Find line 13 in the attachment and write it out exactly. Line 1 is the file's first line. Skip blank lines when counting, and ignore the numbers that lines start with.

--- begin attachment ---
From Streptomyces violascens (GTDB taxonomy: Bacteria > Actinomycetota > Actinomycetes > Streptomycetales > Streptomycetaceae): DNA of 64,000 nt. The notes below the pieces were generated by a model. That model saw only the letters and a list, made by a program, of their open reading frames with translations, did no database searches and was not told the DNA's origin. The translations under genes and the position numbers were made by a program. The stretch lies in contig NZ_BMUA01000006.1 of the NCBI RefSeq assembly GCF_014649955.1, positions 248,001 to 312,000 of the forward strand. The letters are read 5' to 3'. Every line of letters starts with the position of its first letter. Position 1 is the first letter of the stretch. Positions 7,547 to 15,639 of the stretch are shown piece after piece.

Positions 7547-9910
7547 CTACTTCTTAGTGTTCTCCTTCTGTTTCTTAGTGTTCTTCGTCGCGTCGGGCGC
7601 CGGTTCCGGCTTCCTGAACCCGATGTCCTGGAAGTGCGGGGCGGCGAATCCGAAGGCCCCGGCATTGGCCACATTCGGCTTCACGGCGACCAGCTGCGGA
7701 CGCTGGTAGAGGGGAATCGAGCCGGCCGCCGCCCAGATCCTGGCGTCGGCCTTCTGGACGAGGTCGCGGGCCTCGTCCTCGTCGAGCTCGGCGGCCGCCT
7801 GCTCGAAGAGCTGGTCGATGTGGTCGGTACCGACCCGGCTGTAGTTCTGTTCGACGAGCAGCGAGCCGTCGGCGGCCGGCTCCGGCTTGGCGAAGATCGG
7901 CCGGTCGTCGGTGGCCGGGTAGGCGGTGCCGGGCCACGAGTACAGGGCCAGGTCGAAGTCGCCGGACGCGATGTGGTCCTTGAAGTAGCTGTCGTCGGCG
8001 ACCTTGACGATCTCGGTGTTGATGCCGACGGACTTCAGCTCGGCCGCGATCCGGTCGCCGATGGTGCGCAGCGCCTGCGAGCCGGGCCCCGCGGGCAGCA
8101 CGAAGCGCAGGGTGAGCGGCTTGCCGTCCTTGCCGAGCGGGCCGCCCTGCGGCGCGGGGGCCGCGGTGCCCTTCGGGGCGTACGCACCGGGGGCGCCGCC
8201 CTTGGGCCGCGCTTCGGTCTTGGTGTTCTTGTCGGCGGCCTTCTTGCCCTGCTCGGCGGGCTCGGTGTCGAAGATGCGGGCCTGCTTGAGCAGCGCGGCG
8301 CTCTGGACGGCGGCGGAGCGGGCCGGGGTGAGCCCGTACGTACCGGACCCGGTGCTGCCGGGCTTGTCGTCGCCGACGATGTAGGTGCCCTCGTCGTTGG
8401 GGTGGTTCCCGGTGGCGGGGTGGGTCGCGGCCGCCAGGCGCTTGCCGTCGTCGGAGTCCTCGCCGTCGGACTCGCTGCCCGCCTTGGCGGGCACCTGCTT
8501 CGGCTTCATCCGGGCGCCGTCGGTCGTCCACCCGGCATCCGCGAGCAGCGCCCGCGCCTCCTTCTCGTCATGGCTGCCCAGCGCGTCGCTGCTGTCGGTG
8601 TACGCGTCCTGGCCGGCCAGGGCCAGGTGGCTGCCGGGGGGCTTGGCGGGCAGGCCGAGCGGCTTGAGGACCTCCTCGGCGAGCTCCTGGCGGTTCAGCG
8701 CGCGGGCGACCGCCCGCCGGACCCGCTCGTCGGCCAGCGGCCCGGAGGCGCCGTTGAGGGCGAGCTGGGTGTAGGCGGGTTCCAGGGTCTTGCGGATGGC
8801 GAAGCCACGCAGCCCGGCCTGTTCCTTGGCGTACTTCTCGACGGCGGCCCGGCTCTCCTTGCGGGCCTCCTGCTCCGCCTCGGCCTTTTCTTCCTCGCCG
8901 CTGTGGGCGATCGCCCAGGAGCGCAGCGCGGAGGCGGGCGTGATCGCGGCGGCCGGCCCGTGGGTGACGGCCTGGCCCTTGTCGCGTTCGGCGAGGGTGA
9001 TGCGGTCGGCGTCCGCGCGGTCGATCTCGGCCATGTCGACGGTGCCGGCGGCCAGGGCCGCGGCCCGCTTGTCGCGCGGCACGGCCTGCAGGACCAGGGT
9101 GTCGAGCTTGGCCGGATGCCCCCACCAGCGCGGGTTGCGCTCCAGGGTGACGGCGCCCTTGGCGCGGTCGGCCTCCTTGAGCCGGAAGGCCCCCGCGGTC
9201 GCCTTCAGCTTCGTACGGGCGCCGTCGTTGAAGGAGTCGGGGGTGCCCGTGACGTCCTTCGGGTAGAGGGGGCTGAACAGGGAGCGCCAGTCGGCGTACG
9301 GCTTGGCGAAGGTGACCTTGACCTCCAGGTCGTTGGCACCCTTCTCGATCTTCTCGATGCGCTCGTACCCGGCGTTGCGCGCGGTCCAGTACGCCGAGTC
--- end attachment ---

8501 CGGCTTCATCCGGGCGCCGTCGGTCGTCCACCCGGCATCCGCGAGCAGCGCCCGCGCCTCCTTCTCGTCATGGCTGCCCAGCGCGTCGCTGCTGTCGGTG